@Tami- I agree. Sometimes you have to give up on trying to get the work done and just accept the day for what it is. Usually it can be made up. Of course, family peace requires that these just-give-it-up days be somewhat reasonably split. If not, that’s a different issue.
I’m an aspiring homeschool mom (my kids are 3.5 and almost 2), so i’d be very interested in reading about how homeschool moms (parents) “get it all done” I’m always surprised at the amount of popular bloggers that are also homeschoolers (to name a few- money saving mom, Hollywood homestead, stitched in color, wellness mama, etc). Sorry I can’t be more help since I dint homeschool yet 😉
@Julie – the bloggers are one thing. I’m kind of most fascinated by the people who have *normal* jobs. There are 168 hours in a week, and in theory it should be possible to, say, work 35 and school for 25 and have plenty left over. Work and school happen at the same time for many people, but they certainly don’t have to. And while many people use school as childcare (to a degree), one could separate out those functions as well.
Ha! Unlike your other commenter… I live in Buffalo. We have had lots of snow days. Luckily my clients are local and are flexible. (But nearly always the show must go on!). Typically I work from home and use lots and lots of TV. The plan is work on remote tasks in early am. Then break 9-10 ish. Works Calls until lunch, then spend lunch with the kids. Another work sprint 1-3 then another break with the kids. I generally also work on the dinning room Table if at all possible. (In the middle of our flat)
This is also when I pull out the good bribery for perfect behavior. 😉
My sister lives across the street so we trade off too – but 4 cannot be left alone for brief periods like 2 can.
Last year (11+ snow days?) my kids were 4 and 8!
@Devon – triaging the day is key. I make a plan for nap hours for anything that requires intense concentration. Big kids watch TV during that time. I think it’s also wise to take the kids out in the snow first. It tires them out and then they’re OK with watching videos while you work. And yes, a sister across the street is great. A snow day co-op would be an amazing thing to have.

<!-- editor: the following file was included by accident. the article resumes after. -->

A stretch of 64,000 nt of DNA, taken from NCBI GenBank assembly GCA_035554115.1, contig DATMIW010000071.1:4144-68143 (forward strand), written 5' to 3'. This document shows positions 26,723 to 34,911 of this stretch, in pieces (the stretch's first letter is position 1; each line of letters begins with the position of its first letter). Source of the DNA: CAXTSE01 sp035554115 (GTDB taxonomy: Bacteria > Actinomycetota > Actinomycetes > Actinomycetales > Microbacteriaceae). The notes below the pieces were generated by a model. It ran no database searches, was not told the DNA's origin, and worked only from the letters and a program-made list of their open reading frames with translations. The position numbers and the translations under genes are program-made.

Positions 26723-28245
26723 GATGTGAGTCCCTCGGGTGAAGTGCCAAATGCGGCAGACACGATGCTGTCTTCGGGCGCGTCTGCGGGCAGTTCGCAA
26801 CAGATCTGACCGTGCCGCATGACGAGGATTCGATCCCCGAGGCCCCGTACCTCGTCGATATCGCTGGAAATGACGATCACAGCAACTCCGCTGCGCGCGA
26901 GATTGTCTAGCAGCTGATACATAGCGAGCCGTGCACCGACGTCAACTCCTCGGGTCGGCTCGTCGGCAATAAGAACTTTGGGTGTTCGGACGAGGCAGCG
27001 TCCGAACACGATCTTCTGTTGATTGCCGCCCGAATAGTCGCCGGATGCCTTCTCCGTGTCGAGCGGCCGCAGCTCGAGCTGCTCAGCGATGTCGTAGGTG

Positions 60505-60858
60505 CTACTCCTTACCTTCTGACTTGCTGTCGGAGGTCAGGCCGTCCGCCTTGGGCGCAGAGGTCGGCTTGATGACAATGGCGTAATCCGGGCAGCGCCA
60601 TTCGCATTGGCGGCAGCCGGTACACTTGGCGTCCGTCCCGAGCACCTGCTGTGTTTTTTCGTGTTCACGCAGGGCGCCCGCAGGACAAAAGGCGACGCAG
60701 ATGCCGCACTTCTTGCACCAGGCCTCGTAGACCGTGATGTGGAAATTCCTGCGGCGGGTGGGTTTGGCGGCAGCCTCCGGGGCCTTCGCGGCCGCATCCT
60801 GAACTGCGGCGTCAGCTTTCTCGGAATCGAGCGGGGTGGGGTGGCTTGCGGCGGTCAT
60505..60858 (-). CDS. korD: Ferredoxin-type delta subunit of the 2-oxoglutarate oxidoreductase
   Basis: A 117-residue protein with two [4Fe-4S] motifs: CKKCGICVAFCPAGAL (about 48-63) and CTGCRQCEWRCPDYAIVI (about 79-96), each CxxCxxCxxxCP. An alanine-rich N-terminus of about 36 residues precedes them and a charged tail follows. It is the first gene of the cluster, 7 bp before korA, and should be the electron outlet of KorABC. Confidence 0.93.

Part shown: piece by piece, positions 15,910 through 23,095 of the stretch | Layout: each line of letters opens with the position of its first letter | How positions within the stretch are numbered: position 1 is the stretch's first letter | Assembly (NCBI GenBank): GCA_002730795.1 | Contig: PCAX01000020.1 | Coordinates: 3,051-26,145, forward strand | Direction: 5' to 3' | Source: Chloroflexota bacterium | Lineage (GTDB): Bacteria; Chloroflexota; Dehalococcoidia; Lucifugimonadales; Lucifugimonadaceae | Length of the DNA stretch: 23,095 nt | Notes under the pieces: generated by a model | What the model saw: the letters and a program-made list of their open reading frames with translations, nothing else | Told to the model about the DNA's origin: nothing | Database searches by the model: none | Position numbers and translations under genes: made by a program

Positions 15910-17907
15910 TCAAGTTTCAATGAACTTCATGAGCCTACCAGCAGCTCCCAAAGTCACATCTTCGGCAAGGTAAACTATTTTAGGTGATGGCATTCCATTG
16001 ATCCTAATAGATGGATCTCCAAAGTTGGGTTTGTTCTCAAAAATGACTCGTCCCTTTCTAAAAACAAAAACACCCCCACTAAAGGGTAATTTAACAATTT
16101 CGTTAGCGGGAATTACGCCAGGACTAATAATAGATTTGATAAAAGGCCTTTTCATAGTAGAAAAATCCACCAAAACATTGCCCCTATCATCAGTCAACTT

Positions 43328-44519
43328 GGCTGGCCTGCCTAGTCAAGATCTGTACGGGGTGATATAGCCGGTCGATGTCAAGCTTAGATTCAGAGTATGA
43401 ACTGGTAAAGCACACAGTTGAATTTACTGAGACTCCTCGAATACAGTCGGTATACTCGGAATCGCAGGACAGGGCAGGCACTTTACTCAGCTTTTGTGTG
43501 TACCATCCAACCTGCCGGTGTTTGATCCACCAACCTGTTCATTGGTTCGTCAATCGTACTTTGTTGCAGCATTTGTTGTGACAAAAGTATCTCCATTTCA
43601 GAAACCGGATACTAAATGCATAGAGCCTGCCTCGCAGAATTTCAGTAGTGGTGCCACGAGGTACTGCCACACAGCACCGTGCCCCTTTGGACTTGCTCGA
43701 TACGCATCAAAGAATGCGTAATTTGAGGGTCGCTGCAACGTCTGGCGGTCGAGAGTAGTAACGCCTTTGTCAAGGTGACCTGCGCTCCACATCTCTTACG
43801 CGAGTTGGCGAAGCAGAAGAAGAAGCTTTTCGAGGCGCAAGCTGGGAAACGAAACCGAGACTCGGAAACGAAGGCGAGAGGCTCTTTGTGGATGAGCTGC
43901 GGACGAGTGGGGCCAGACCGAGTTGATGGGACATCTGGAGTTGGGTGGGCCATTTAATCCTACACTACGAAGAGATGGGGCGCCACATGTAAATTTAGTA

We are expecting baby #3 this summer, and the oldest starts public school in the fall – this will be the first time all our kids aren’t in the same place. Of course the preschool and public school have completely different professional days, spring break, etc. and don’t always have the same snow closings either. We’ve had a nanny in the past but when the roads are bad she couldn’t get to us.
Our plan? We are hiring an au pair! She’ll care for the baby routinely, and be in charge of all three kids on the snow days and other random school closing. If it works, it should be a major load off my shoulders (and my husband’s.) Of course there is still plenty to worry about, so many things that can go wrong in an au pair situation. We’ll just have to see!
@Tory – we’ve thought about trying the au pair solution in the future. I know a number of people have found it’s very helpful, particularly with shifting school schedules and days off and the like.
A little late to the comment party, but I remembered this article and have tried to squeeze some fun into a two-day trip to LA that I’m wrapping up on tonight’s red eye back to DC. Dinner last night with a college friend, and post-meeting work today not in the hotel room (per usual) but literally ON THE BEACH in Santa Monica. My computer and binders may have some sand in the crevices, but boy was that soul-restoring!